Thursday, December 24, 2015

Short skirts and tall buildings

There is a reasonably respectable theory (by comparison with the universe thereof) which says that stock prices track hemlines (the Go Go 60s and the grim early ‘70s e.g.) – and randomness is a prime culprit. Another interesting line up comes from the building of sky scrapers.
  • 1885 and the first seriously tall edifice… the Home Insurance Building in Chicago
  • 1907 the stock crash and up goes the Singer Building to lead the leap skyward
  • 1936 and the depths of depression brings us the Empire State building (still the optimal height / yield mix)
  • 1970s and the oil shock gave us the World Trade Centre and Willis Towers
  • late 1990s and the Asian Financial crisis sees the Petronas Towers  pierce new heights
  • and the GFC in 2010 produced the record breaking Burj Khalifa in Dubai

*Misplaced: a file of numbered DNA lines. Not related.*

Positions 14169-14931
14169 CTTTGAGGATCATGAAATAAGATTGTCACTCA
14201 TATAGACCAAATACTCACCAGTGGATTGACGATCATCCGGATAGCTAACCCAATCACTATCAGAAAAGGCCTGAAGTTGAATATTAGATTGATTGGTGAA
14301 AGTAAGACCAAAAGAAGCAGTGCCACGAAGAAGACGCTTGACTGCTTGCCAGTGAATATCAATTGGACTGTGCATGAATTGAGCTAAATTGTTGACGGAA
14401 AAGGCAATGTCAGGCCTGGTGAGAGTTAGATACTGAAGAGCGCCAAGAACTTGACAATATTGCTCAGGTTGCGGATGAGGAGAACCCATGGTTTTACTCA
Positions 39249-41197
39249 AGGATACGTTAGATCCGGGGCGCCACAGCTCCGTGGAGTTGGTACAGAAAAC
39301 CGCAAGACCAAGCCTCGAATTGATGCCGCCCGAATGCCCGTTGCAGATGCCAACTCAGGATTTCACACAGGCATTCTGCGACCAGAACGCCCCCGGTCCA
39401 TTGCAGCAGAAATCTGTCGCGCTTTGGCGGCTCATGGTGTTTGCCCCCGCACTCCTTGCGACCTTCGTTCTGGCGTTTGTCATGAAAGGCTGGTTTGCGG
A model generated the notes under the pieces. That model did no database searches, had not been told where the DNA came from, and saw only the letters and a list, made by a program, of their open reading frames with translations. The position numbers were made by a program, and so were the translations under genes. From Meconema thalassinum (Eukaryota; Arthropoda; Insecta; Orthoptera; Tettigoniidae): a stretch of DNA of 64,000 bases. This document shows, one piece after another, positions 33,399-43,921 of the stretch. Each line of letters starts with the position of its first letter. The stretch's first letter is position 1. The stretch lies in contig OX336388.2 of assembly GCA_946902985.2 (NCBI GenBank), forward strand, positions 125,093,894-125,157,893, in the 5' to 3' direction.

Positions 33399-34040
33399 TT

What is tougher to tell is whether the buildings preceded a crash or were built shortly after in an attempt to inspire confidence. Too few data points of course (but it’s Christmas).

The worry is that 2018 will see the tallest yet at 1,000m Kingdom Tower, Jeddah opened. Precursor or sugar high? Clearly a skirt length prediction called for.

Monday, December 7, 2015

Dangers of sheer ignorance….

A recent and respectable poll of appropriate size and sample showed that when NZ’s were asked:

“How much of the country’s wealth is owned by the richest 1%?” the average response was “50%”

“How much should the richest 1% own?” the average response was “27%”

Now – how much does the richest 1% actually own? 10%.

Does the average NZr therefore want the top 1% to get a top up of 15% ?

Thanks to D. Farrar.